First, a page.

one knows exactly when, but in the early 1980s a new form of cocaine
came to town � cheap, smokable, mercilessly addictive � and practically
cracked the foundations of Flint.
its name, and within months its booming trade ushered in a wave
of violence: armed robberies, drive-by shootings, burglaries and
investigator estimated that two-thirds of Flint robberies during
the late 1980s were committed by crackheads.
of murders in the city rose from 32 in 1983 to an all-time high
of 61 by 1986. The total fell to 52 in 1987 and then to 44 in
1988. But in 1989, 57 people were murdered � the third-highest
total on record.
To many who
saw the carnage first hand, the 1980s were the Decade of Crack.
And nowhere was the devastation more brutal or more focused than
at a north Flint address in 1987.
On Feb. 4
of that year, the bungalow at 1010 E. Russell Ave. became the
site of the worst mass killing in the citys history.
Williams, a street-level crack dealer who used the house as a
base for his drug ring, was executed along with his mother and
four teenage friends, allegedly by an associate bent on revenge.
devastated the largely working-class neighborhood and helped brand
Flint as Cracktown, USA.
In the months
before he was killed, Williams, 21, ran a small to medium-sized
drug ring that competed with other drug gangs.
in flashy rings, a gold medallion and designer sweat suits, he
was known to tool around in a limousine like a street celebrity.
turf battles with other gangs sometimes led to violence, it was
politics within his own ranks that apparently led to Williams
Terry Head Man Morris, a gang lieutenant and enforcer
who was feuding with Williams over a series of recent incidents,
shot Williams in the head as he lay on a couch.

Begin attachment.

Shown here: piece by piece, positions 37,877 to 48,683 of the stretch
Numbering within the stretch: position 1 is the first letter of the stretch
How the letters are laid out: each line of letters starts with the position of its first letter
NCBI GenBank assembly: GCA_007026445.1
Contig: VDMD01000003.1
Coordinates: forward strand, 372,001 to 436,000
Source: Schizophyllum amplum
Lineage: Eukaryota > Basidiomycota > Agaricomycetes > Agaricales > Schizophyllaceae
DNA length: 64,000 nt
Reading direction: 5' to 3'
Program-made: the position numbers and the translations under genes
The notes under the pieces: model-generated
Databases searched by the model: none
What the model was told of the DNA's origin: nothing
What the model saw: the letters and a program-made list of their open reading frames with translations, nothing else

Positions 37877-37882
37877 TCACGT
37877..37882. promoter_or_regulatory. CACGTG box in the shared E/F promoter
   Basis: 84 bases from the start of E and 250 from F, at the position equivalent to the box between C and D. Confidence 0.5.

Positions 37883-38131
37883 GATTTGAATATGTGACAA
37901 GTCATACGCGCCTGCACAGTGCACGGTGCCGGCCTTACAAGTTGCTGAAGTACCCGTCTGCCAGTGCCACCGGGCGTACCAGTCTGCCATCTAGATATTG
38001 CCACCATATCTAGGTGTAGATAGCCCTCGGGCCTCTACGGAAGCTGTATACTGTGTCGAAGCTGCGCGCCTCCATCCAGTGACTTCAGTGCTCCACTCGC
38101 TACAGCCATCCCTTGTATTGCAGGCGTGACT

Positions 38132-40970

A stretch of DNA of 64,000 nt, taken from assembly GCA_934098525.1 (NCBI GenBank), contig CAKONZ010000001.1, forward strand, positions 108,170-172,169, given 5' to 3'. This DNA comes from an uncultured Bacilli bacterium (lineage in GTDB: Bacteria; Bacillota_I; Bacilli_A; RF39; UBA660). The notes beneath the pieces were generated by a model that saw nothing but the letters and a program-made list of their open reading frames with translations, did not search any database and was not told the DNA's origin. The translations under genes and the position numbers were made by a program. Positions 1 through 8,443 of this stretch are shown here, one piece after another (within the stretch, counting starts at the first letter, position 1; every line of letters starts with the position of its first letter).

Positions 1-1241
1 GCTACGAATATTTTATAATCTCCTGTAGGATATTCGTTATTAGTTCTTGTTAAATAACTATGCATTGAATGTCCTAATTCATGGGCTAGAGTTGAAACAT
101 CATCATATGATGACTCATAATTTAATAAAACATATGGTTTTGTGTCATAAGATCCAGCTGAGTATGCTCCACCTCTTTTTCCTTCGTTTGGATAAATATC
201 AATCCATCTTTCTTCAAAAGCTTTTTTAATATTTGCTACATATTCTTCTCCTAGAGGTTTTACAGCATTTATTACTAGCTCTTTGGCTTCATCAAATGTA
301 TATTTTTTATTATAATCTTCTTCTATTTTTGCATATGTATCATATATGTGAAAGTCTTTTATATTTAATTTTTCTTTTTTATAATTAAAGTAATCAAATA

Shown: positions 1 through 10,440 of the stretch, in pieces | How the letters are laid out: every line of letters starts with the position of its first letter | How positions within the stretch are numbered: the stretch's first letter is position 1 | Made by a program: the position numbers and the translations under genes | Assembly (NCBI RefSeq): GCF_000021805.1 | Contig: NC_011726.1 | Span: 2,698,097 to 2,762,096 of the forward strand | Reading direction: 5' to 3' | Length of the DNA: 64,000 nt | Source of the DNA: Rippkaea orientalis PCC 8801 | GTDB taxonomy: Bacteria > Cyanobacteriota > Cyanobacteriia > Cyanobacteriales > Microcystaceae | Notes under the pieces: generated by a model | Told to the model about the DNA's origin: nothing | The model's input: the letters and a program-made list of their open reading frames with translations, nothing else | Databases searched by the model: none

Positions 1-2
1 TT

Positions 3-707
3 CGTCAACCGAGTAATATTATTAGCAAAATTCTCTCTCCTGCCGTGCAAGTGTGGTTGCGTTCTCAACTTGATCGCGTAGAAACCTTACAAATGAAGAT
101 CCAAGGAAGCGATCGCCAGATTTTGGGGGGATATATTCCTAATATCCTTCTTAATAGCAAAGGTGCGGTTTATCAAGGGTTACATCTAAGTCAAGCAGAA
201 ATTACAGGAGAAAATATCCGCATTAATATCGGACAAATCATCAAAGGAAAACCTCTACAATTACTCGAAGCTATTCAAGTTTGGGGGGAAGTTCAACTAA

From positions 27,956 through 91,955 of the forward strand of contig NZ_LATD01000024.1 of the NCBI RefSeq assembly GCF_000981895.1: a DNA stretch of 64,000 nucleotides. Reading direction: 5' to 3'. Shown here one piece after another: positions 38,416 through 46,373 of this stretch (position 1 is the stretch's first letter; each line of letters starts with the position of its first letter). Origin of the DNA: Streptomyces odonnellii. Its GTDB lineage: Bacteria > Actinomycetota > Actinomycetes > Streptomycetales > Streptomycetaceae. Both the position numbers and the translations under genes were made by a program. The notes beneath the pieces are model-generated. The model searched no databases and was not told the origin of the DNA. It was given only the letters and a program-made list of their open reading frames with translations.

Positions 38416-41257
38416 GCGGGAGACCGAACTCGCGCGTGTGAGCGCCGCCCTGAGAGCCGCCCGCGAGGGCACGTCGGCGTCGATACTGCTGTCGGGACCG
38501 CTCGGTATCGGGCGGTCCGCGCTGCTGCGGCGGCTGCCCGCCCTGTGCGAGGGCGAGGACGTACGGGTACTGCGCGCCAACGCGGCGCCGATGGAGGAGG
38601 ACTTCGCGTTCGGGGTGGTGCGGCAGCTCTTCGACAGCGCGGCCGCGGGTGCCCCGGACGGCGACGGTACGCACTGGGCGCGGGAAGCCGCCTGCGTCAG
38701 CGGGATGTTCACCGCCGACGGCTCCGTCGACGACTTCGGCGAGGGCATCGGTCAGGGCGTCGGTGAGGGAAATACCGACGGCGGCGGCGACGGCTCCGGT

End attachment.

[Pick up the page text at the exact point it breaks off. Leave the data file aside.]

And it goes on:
were Williams mother, Mary L. Williams, 44, along with Darryol
Humphrey, 20, Treasie Spicer, 18, Deaundric Collins, 18, and Andre
Adams, 17. Some were shot numerous times.
17, allegedly owed Williams for smoking up crack he was supposed
to be selling.
On the night
of the murders, Williams had lined up Morris and several other
operatives in a back bedroom of the bungalow and interrogated
them about a missing sweat suit, firing shots at their feet. Later,
a humiliated Morris shot Williams as he lay on the couch, then
systematically gunned down the other victims, police said.
on circumstantial evidence and the testimony of a friend who said
Morris told him he did the killings, Morris was convicted several
months later in Genesee County Circuit Court. He was sentenced
to eight life prison terms.
social workers trace cracks arrival in Flint to 1983 or
1984. Its trade spawned turf battles among rival drug rings, and
drive-by shootings were a daily occurrence, police said.
typically were teenage males.
Detroit ran crack houses on Flints north side, hoping to
cash in on the higher crack prices here. Consequently, young men
from Detroit and elsewhere began showing up dead on the street
and in abandoned houses.
1980s also marked the emergence of organized street gangs in Flint.
And drugs were only part of their activity.
high-profile gangs in Los Angeles and New York, Flint gangs began
wearing colors and staking out neighborhoods as territory.